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Latest Supercomputers Enable High-Resolution Climate Models, Truer Simulation of Extreme Weather

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Not long ago, it would have taken several years to run a high-resolution simulation on a global climate model. But using some of the most powerful supercomputers now available, Berkeley Lab climate scientist Michael Wehner was able to complete a run in just three months. What he found was that not only were the simulations much closer to actual observations, but the high-resolution models were far better at reproducing intense storms, such as hurricanes and cyclones.

Berkeley Lab Study Reveals Molecular Structure of Water at Gold Electrodes

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Berkeley Lab researchers have recorded the first observations of the molecular structure of liquid water at a gold electrode under different battery charging conditions.

Dispelling a Misconception About Mg-Ion Batteries

David Prendergast and Liwen Wan at the Molecular Foundry used supercomputer simulations to dispel a popular misconception about magnesium-ion batteries that should help advance the technology in the future. (Photo by Roy Kaltschmidt)

Berkeley Lab researchers, working under the JCESR Energy Hub, used supercomputer simulations to dispel a popular misconception about magnesium-ion batteries that should help advance the development of multivalent ion battery technology.

Dark Energy Survey Opens Second Season with Catalog of Stunning Deep-Space Images

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The Dark Energy Survey has just kicked off its second season of snapping shots of deep space with its 570-megapixel camera mounted on the Victor M. Blanco Telescope in Chile.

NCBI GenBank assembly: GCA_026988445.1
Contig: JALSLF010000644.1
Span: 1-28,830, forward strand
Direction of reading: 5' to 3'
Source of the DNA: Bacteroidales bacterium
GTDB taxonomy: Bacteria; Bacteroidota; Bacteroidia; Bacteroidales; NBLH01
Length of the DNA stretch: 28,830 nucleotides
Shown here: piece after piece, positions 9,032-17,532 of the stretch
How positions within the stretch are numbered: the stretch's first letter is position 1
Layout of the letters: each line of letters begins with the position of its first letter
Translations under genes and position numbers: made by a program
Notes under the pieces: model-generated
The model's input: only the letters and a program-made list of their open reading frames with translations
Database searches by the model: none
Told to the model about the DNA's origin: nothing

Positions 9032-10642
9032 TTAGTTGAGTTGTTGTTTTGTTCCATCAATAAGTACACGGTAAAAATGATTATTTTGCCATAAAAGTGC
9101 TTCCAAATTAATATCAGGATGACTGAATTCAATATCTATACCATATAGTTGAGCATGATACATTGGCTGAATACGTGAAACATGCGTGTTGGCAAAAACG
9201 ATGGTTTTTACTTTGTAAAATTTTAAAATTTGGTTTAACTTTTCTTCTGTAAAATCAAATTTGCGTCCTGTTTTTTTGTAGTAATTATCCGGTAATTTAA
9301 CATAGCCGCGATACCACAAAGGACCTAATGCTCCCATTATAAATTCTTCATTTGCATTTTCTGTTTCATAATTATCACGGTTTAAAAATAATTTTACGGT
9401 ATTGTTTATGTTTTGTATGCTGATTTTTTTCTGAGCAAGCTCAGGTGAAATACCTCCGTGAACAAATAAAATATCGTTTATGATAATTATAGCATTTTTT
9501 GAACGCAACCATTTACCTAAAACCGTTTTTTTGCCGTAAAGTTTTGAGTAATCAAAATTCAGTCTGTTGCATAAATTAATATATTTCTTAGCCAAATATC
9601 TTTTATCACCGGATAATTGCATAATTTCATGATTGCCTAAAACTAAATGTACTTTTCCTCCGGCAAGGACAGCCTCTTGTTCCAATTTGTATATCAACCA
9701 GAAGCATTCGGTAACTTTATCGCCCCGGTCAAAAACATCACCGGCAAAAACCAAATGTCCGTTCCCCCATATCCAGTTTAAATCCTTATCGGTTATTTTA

Confirmed: Stellar Behemoth Self-Destructs in a Type IIb Supernova

The Palomar 48 inch telescope. (Photo by: Iair Arcavi, Weizmann Instiute of Science)

Wolf-Rayet stars, more than 20 times as massive as the Sun and at least five times as hot, are relatively rare and often obscured. Scientists don’t know much about how they form, live and die.

An Inside Look at a MOF in Action

A unique inside look at the electronic structure of a highly touted metal-organic framework (MOF) as it is adsorbing carbon dioxide gas should help in the design of new and improved MOFs for carbon capture and storage.

Nobel Laureate Karplus is Longtime NERSC User

On Wednesday, Oct. 9, the Nobel Prize in Chemistry was awarded to three scientists for pioneering methods in computational chemistry that have brought a deeper understanding of complex chemical structure and reactions in biochemical systems. These methods can precisely calculate how very complex molecules work and even predict the outcomes of very complex chemical reactions. One of the laureates — Martin Karplus of Harvard University — has been using supercomputers at the National Energy Research Scientific Computing Center (NERSC) at Berkeley Lab since 1998.

In Water as In Love, Likes Can Attract

Berkeley Lab researchers have shown that, contrary to the scientific axiom that only opposite charges attract, when hydrated in water, positively charged ions can pair up with one another.

Planck Mission Updates the Age of the Universe and What it Contains

At a March 21 NASA telephone news conference, scientists from the U.S. team participating in the European Space Agency’s Planck mission to map the cosmic microwave background (CMB) discussed Planck’s first cosmological results, including some surprising news. For one thing, the universe is 13.82 billion years old, a hundred million years older than previously thought,

Building the Massive Simulation Sets Essential to Planck Results

The Planck collaboration has released its first cosmological results, based on trillions of measurements of the cosmic microwave background. The results owe much to Berkeley Lab’s National Energy Research Scientific Computing Center (NERSC), including tens of millions of hours of massively parallel processing, plus the expertise of physicists and computational scientists in the Computational Cosmology Center (C3) who generated a quarter of a million simulated maps of the Planck sky, essential to the analysis.